Could reading a cheerful or depressing post on Facebook influence your own mood? Apparently so, according to a new study conducted by the social networking company.
When Facebook removed positive posts from the news feeds of more than 680,000 users, those users made fewer positive posts and more negative ones. Similarly, when negative posts were removed, the opposite occurred.
The findings provide experimental evidence that emotions can be contagious, even without direct interaction or nonverbal cues, the researchers say. [The Top 10 Golden Rules of Facebook]
"These results indicate that emotions expressed by others on Facebook influence our own emotions," the authors wrote in the study published June 17 in the journal Proceedings of the National Academy of Sciences.
The idea that emotional states can spread among people without their awareness, known as emotional contagion, has been shown before in laboratory experiments. One study found that lasting moods such as depression and happiness can be transferred via a real-world social network, but the findings have been controversial because it was based on correlational evidence and could not rule out other potential variables.
Facebook researchers decided to look for evidence of emotional contagion among users of its online social networking site. Facebook users often express emotions on the site, which their friends can view in their personal news feed.
In the study, which took place over one week in January 2012, researchers randomly selected 689,003 people who view Facebook in English, and manipulated the number of positive or negative posts people saw in their feeds. From one group, they removed positive posts, and from another, they removed negative posts. (Facebook's Data Use Policy constitutes informed consent for the research, the company said.)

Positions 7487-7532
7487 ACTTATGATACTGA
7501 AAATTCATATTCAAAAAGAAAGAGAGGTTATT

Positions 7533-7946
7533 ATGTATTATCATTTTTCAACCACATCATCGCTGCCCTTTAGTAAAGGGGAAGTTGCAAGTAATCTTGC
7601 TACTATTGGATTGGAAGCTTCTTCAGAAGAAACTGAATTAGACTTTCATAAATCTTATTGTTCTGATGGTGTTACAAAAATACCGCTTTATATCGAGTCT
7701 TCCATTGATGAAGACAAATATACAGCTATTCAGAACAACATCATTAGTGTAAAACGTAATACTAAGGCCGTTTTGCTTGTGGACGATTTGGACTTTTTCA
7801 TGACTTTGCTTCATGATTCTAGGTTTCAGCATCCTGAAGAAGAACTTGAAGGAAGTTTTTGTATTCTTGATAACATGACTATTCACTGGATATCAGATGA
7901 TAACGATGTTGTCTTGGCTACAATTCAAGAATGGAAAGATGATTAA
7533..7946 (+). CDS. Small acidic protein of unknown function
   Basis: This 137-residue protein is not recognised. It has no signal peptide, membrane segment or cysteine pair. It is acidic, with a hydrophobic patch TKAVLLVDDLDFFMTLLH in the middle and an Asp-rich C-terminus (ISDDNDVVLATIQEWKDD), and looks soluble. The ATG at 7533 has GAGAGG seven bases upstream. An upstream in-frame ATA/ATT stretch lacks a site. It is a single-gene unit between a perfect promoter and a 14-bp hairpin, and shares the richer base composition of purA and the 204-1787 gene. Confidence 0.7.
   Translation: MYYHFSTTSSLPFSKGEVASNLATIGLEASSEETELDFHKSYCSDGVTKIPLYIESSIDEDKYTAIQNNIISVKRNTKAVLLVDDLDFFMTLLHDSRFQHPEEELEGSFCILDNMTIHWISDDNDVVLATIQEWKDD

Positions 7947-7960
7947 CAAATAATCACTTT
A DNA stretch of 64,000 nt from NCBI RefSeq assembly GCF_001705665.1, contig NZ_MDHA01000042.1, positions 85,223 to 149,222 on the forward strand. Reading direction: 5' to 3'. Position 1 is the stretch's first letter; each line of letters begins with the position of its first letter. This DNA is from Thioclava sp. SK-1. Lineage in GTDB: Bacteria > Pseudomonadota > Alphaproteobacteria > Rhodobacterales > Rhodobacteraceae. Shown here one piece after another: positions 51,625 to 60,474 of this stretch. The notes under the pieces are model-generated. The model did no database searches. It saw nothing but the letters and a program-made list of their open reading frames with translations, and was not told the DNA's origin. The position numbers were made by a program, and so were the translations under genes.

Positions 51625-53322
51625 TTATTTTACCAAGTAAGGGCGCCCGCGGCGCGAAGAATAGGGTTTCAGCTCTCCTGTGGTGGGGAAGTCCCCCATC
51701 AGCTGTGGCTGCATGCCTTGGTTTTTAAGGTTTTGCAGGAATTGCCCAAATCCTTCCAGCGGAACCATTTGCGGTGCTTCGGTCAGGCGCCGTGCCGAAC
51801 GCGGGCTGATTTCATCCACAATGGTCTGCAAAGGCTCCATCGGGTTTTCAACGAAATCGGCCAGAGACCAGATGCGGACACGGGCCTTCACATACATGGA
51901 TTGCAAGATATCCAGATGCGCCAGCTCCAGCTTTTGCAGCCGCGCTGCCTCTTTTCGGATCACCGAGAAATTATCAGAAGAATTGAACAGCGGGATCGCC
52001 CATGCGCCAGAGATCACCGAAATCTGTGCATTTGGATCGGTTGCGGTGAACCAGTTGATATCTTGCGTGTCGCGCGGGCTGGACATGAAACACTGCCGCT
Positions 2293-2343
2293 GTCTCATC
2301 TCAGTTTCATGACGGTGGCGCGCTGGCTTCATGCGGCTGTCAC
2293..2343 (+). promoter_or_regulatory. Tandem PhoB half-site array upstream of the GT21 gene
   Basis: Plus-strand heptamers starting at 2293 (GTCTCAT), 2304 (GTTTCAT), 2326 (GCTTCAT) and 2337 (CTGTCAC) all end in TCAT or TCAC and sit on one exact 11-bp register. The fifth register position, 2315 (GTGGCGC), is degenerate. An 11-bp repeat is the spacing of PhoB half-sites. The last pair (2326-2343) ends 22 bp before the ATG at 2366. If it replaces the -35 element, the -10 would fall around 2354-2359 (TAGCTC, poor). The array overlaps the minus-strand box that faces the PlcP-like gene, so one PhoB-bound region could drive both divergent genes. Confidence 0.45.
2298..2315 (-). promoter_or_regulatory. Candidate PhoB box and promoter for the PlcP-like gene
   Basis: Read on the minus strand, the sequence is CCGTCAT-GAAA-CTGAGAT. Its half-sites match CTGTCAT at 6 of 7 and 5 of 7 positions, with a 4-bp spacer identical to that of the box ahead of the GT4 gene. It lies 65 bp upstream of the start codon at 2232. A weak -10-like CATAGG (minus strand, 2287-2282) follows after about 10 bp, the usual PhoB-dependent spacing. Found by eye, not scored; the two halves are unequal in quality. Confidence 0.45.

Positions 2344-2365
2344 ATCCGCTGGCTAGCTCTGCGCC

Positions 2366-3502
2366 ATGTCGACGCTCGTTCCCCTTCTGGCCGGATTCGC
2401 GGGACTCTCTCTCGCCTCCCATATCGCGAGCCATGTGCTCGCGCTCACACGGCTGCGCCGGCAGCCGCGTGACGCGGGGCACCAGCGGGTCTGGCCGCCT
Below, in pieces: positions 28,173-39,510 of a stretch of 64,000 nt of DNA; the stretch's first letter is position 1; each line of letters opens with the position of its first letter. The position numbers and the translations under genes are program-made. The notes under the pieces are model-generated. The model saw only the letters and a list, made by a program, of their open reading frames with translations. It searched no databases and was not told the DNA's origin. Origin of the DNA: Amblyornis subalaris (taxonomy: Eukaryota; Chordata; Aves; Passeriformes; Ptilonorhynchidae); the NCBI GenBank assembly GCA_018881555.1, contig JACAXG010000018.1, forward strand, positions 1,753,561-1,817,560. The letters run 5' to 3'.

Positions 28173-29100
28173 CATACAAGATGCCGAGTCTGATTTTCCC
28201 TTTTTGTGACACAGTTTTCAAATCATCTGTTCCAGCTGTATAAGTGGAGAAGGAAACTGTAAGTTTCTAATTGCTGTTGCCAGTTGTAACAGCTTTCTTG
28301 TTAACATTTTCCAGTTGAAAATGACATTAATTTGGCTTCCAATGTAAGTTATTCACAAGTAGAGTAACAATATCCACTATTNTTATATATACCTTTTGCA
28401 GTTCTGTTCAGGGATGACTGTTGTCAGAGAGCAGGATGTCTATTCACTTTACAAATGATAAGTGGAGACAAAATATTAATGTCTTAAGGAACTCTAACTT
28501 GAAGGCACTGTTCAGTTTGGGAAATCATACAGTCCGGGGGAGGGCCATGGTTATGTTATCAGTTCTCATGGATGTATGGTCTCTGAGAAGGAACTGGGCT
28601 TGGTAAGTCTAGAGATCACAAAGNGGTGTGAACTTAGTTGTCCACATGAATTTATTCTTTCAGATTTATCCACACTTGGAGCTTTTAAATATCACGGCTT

Without reading the text of the actual posts, the researchers used linguistic and word-counting software to determine whether a post was negative or positive. Then they removed a percentage of either positive or negative posts from users' timelines.
On average, about twice as many posts contained positive words (47 percent) as contained negative words (22 percent), so the researchers removed a proportional number of posts of each kind. For example, they might remove 4.7 percent of the positive posts for one person, and about 2.2 percent of the negative posts for another.
Then, the researchers measured the percentage of positive or negative words each study participant used in that individual's own posts during the experiment. The team analyzed more than 3 million posts containing more than 122 million words — four million positive words and 1.8 million negative ones.
They found that people who had positive words removed from their News Feeds made fewer positive posts and more negative ones, whereas people who had negative words removed made fewer negative posts and more positive ones.
In addition, people who saw fewer emotional posts in their news feed were less expressive overall, the researchers said.
The findings suggest that emotional contagion can occur in an online social network, even without face-to-face interaction between two people. "We show that simply failing to 'overhear' a friend’s emotional expression via Facebook is enough to buffer one from its effects," the authors wrote.
The Facebook users weren't simply mimicking the emotions of their friends by writing fewer positive or negative posts; these users frequently displayed the opposite emotion of the one omitted in their feed.
What's more, nonverbal behavior, or body language, doesn't appear to be necessary for emotions to spread, the study showed. Text alone was enough to have an effect.
Interestingly, the findings also challenge the idea that seeing the positive posts of others may have a negative impact on people by making them compare themselves against their friends. Instead, the researchers found that seeing positive posts in their feed prompted people to make more positive posts themselves.
The effects were small, but still important, the researchers said, given the range of daily experiences that could influence mood. And even small effects could have large consequences on the scale of a huge social network like Facebook, where messages online could influence emotions offline.
"The well-documented connection between emotions and physical well-being suggests the importance of these findings for public health," the authors wrote.
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